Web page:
Area 5

Hematological oncology

Team leader

Strategic objectives

The main strategic objectives of our team are clinical, applied and basic research in haematological oncology. The team is structured into three study groups of three major disease categories

Main lines of research

  1. Lymphoid neoplasms
    • Mechanisms of progression and study of the clinical significance of minimal residual disease.
    • Genomic profile of diffuse large cell lymphoma and its clinical significance (in collaboration with the National Cancer Institute (USA) and the Leukemia Lymphoma Molecular Profiling Project (LLMPP)).
    • New prognostic models in T cell lymphomas (in collaboration in international studies, particularly the International T-cell Lymphomas Project (University of Nebraska) and follicular lymphoma.
    • Mechanisms of progression of chronic lymphoid leukemia (CLL)
    • Influence of the cellular microenvironment in CLL.
    • Evaluation of cellular proliferation inCLL.
    • Project for theChronic Lymphocytic Leukemia (CLL) Genome, in collaboration with the Hematopathology Unit.
    • Phase I/II and III clinical trials in lymphomas and CLL.
  2. Multiple myeloma and other monoclonal gammopathies
    • Study of molecular cytogenics, gene-expression profile of cytokines related to angiogenesis and tumors microenvironment and analysis of genes differentially expressed in bone marrow and extramedullary plasmacytomas.
    • Evaluation of the immune reconstitution in patients in remission after autologous transplant or chemotherapy as compared with patients in partial response and monoclonal gammopathies of undetermined significance.
    • Impact of individual genetic variability on response to treatment in multiple myeloma through analysis of single nucleotide polymorphisms (SNPs).
    • Characterization of cardiac involvement in AL amyloidosis based on clinical presentation, cardiac biomarkers and imaging techniques, and influence of genetics in the predilection of light amyloidogenic chains for the heart and the severity of involvement.
    • Phase I, II and III clinical trials within the Spanish PETHEMA group or pharmaceutical companies.
  3. Myeloid neoplasms
    • Chronic myeloid leukemia (CML): Participation in the European Registry of CML
    • Philadelphia-negative myeloproliferative neoplasms: Mechanisms of thrombosis; relationship between mutational status and initial characteristics, progression and prognosis of myelofibrosis; participation in the European Registry of Myelofibrosis.
    • Acute myeloid leukemia (AML): Biological prognostic factors in AML of intermediate cytogenetic risk; Analysis of biological prognostic factors in AML; Analysis of expression of non-coding RNA (microRNA&long intergenic non-coding RNA) in AML; Design of treatment protocols for the Grupo Cooperativo para el Estudio y Tratamiento de las Leucemias Agudas y Mielodisplasias.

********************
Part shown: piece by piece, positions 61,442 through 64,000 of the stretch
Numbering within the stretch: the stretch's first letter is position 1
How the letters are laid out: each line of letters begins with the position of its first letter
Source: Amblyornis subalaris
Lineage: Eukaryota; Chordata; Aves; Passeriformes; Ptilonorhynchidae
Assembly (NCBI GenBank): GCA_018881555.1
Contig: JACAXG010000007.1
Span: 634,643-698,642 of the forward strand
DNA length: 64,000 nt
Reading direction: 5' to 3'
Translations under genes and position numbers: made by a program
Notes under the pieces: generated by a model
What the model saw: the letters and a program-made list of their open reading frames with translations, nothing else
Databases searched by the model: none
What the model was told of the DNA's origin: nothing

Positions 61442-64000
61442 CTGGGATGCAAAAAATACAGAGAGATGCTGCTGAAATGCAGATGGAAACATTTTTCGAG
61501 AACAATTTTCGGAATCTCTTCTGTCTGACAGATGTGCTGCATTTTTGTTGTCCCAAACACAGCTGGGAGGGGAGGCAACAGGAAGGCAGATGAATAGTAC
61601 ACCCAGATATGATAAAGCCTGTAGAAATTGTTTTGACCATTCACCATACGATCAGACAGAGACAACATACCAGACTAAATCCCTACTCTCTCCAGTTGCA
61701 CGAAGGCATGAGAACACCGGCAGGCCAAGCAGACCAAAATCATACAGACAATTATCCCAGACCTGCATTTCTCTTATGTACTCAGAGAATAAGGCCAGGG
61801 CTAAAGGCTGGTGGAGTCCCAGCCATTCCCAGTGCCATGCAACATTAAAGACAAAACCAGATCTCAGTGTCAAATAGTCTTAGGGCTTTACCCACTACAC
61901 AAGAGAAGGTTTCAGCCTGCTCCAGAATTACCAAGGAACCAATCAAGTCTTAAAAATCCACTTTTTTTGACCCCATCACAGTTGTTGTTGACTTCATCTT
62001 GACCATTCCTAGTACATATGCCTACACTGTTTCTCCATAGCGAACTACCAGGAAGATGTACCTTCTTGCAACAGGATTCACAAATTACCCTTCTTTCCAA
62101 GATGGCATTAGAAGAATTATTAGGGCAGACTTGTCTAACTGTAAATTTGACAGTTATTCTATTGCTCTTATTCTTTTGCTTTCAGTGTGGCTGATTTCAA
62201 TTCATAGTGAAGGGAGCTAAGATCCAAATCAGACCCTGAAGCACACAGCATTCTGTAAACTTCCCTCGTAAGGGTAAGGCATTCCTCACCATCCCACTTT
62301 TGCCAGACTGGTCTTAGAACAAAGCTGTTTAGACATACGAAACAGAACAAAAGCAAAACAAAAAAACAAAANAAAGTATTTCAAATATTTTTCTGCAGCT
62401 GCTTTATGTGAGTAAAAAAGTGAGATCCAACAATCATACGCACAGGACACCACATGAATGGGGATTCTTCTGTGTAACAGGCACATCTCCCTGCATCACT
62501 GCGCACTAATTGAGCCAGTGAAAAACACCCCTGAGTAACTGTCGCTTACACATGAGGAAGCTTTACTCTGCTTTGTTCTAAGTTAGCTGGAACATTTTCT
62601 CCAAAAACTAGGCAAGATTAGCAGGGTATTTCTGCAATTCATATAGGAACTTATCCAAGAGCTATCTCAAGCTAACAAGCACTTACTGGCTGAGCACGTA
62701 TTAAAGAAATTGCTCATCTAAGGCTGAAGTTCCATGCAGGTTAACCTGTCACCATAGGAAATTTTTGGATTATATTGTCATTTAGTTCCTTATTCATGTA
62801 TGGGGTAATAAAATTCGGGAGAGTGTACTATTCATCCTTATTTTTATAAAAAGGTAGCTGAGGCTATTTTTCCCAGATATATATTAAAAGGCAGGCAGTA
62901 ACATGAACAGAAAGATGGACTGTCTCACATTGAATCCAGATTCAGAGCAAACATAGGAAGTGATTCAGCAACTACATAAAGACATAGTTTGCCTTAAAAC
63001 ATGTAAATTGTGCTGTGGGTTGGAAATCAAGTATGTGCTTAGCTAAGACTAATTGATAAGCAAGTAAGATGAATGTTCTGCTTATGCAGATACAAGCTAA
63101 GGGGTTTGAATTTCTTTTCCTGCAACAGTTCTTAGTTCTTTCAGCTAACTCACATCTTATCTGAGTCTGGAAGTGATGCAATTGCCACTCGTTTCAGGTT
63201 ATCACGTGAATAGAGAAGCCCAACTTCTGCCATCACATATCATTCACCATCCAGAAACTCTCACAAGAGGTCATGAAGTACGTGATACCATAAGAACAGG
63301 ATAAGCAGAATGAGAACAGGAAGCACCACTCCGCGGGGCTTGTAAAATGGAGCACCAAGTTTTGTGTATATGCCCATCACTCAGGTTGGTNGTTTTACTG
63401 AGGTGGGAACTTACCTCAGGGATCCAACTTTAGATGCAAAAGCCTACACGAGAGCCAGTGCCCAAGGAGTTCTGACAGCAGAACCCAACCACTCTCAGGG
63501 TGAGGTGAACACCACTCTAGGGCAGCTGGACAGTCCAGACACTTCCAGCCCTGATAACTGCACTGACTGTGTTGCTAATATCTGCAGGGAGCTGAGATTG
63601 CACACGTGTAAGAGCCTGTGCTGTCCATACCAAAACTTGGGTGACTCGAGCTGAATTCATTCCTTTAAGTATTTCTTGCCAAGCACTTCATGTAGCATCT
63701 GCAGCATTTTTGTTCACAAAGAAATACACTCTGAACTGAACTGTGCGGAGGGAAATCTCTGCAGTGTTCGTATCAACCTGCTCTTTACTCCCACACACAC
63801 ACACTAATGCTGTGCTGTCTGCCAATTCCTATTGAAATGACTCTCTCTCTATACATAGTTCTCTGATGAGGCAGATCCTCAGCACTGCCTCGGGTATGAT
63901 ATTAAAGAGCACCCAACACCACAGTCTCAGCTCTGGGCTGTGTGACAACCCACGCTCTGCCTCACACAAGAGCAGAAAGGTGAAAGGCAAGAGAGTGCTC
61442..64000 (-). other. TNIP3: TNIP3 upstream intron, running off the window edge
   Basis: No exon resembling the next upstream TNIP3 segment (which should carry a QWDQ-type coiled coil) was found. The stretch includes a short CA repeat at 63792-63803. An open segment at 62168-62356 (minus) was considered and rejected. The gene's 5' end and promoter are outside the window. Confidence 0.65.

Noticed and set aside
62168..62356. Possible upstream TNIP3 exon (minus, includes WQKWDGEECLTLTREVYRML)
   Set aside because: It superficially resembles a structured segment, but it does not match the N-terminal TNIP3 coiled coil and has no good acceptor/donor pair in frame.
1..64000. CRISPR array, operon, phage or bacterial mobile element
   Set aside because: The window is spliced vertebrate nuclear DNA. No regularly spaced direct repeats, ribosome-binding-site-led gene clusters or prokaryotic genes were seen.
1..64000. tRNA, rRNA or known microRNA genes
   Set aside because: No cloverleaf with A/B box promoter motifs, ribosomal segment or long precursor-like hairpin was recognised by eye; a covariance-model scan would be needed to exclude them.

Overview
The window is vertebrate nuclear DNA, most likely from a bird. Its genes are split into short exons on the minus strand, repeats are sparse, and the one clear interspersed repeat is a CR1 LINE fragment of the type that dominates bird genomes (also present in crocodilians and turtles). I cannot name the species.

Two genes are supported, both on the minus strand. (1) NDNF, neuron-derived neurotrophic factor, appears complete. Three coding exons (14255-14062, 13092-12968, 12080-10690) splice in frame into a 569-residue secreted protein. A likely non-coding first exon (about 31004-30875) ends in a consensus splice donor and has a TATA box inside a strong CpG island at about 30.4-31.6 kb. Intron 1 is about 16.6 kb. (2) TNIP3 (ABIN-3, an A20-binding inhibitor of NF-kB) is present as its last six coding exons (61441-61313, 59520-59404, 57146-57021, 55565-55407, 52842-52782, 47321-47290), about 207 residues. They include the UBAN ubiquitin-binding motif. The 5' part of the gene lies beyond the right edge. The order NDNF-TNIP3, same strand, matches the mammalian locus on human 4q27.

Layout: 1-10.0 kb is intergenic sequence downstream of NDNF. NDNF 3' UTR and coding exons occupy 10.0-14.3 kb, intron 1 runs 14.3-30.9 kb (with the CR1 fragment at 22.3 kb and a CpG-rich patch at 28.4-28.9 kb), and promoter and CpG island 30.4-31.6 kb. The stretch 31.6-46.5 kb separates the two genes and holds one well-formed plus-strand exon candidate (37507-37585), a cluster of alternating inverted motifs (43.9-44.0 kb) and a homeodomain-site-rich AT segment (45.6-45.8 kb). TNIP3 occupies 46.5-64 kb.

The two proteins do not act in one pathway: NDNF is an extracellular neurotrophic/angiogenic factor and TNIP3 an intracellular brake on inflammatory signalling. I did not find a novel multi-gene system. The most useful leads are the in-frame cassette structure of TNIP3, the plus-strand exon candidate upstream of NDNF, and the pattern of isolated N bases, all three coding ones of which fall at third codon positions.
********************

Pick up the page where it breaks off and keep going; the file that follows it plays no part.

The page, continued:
• Myelodysplastic syndromes (MDS): Participation in the Spanish MDSRegistry; cytogenetic and molecular abnormalities and prognostic implications; study of microR-NA.
    • Phase I/II and III clinical trials with new drugs for CML, myelofibrosis, AML, ALL and MDS.

Research Group

Myeloma and other monoclonal gammapathies

Joan Bladé


Multiple Myeloma and systemic AL amyloidosis. Minimal residual disease and mechanisms of disease progression studies, extramedullary involvement in myeloma, cardiac involvement in Amyloidosis, and multicentric clinical trials with novel drugs.

Research Group

Myeloid neoplasms

Francisco Cervantes


Natural history and prognosis of chronic myeloid leukemia, myeloproliferative neoplasms, acute myeloid leukemia and myelodysplastic syndromes; prognostic importance of newer molecular markers in these diseases; clinical trials with new drugs.

Research Group

Lymphoid neoplasms

Armando López Guillermo


Lymphomas, chronic lymphocytic leukemia and the other lymphoproliferative disorders: Study of progression mechanisms of the disease, genome of CLL and lymphoma, minimum residual disease and biological prognostic models

50/50 Program

Mechanisms of progession in monoclonal gammopathies

Carlos Fernández de Larrea Rodríguez


Our group is focused on a comprehensive study on patients with multiple myeloma in complete remission, in order to investigate whether or not immune restoration is associated with the emergence of oligoclonal bands and to a continued response, and to search common features that these patients can share with those with long-lasting stable monoclonal gammopaties of undetermined significance (MGUS). For this purpose, a wide spectrum of biological studies in peripheral blood and bone marrow are performed in patients after transplantation or induction chemotherapy only, in comparison with patients with active myeloma.